Through the Whole Bible: Genesis 9
I know, I’m rapidly becoming the “evening edition” around here. Sorry.
Genesis 9: (LINK) Rainbows and Ruins. At least that ought to be the subheading here. The Flood ends. Noah and family come out of the Ark, animals come out of the Ark, and life starts afresh in a very different environment.
Oh, and God sees that man will be so violent that instituting the death penalty for murder is necessary and Noah gets drunk and passes out unclothed in his tent. There’s that, too.
What do we do with this?
Let’s work the opposite question first: what do we not do with this?
1: We do NOT take Genesis 9:25-27 as justifying slavery, racism, or any other ethnocentric nonsense. Seriously, I have respect for many of Baptist forbears and men and women of other branches of Christianity that went before me, but that part was dumb. I do wonder what part of mine will be counted just plain dumb by my great grandchildren, but I digress. That Canaan was cursed by Noah does not mean you get to curse someone you think is descended from Canaan.
Good. Keep in mind, there’s really only two kinds of people in the world: those who need the Gospel and those who need the Gospel. Well, the difference is those who have responded to the Gospel and those who have not. So,you’re not better than anyone because of your skin color and you’re not worse. Your culture may be different and there may be points of difference to discuss but we’re all the same before God: sinners in need of the Savior.
2: We do NOT simply write off the rainbow portion as mythic nonsense. Of all the reasons man would invent for the rainbow, we’d make up that it’s God’s sign there won’t be a worldwide flood? For that to be the invented reason, mankind must have a common memory of a worldwide flood. So…
3. We do NOT take the provision of capital punishment as the right to take our own revenge. There’s more here than just a simple vengeance principle and it’s also not a definite command to execute murderers. I think it is a Biblically acceptable practice when guilt is exceedingly clear, but that’s another discussion. The purpose of the statement in Genesis 9:6 is to establish the value of human life: we are higher than the animals and are not to be killed just for hunting. (Hear that, Slitheen? Good.)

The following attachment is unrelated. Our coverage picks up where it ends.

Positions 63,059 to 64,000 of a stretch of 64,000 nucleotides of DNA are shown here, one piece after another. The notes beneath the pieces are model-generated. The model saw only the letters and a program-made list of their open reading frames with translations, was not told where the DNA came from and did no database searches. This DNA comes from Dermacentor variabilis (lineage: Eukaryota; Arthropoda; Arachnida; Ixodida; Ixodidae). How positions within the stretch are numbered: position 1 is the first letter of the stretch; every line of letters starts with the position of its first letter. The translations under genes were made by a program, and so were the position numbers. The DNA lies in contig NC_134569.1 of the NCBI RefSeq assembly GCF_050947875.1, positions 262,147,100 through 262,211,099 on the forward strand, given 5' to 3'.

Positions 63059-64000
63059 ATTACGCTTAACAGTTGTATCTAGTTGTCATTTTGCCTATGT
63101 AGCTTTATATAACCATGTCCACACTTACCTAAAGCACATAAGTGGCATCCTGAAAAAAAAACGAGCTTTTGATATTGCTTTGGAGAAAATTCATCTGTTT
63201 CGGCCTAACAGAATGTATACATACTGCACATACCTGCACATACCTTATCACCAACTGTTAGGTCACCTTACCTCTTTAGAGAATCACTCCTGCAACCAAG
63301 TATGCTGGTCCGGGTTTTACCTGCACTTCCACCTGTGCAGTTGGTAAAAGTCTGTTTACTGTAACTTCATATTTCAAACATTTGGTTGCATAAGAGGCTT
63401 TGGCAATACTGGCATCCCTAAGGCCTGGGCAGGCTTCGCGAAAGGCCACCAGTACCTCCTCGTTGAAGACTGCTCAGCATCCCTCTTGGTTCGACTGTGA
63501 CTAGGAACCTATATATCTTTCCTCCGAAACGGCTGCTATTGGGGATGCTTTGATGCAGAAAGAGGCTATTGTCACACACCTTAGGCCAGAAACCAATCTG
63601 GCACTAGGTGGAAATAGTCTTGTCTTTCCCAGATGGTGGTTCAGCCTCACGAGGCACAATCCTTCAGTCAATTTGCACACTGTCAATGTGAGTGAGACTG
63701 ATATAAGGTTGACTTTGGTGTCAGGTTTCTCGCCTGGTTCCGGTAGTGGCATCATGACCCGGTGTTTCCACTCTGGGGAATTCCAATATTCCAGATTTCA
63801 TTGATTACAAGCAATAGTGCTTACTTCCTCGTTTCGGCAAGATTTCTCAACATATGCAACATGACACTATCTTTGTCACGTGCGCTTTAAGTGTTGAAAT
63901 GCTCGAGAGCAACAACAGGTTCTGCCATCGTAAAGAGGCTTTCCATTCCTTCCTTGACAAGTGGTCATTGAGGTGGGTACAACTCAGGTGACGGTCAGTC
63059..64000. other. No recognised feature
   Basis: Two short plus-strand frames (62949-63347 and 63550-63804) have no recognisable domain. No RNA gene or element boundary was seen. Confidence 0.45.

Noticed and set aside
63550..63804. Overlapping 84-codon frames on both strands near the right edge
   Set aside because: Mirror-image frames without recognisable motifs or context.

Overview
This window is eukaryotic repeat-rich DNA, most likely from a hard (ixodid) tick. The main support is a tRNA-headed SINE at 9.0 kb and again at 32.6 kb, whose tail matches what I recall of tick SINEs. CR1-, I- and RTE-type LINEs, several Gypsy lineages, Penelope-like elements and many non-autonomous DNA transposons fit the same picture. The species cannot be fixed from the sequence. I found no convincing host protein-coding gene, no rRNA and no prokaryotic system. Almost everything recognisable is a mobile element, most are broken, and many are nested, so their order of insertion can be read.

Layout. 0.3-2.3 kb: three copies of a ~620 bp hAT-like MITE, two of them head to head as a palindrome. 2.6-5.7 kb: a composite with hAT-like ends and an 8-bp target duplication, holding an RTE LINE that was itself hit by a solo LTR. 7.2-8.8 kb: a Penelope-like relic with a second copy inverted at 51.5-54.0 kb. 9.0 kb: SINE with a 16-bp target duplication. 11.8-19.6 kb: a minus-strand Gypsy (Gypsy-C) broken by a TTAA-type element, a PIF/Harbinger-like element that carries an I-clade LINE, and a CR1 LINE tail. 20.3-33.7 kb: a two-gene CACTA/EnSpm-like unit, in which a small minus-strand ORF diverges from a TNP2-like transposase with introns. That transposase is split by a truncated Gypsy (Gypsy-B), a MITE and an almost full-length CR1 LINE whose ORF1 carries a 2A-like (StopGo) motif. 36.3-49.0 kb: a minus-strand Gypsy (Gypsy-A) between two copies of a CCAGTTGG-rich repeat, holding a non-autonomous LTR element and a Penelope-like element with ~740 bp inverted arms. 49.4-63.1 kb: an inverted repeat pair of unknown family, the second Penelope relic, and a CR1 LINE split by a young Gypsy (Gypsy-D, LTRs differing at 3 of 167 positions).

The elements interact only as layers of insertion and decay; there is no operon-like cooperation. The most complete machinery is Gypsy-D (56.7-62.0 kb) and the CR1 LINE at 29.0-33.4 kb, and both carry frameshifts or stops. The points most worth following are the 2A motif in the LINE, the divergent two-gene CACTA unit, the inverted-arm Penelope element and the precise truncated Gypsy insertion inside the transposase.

4. We do NOT get drunk and pass out unclothed in our homes. Or elsewhere.
Now, what DO we do?
1. Trust God: imagine the terror of storms. It’s easy, really, when you have seen tornadoes and hurricanes. Now, amplify that terror by adding some big survivor guilt. Yet the reassurance of seeing rainbows as a sign that God will preserve a remnant. When you see stress coming, trust God. Seek His Word.
2. Value human life: all human life. From the moment of conception through death, all human life is precious. That means seeking the good of all people—not just the convenient ones. So, what can we do about that? Lots, and we need to work on it.
3. Take care of the earth: we’re suppose to fill it (and we haven’t, you neo-Malthusian folks) and populate it. That means live here. Your house may be your house, but you don’t just fill it with trash and leave the heat blasting, do you? Seriously, I like the term “Creation Care” better than “Environmentalism” but many of the goals are the same: keep this place fit to live on.
And I think we should do it because God told us to, not because we’ll miss the whales and polar bears.
4. Consider the effects of our actions when we respond to sin: do we desire only to embarrass the sinner or do we seek redemption? Want to be Ham or Shem?
That’s that, then.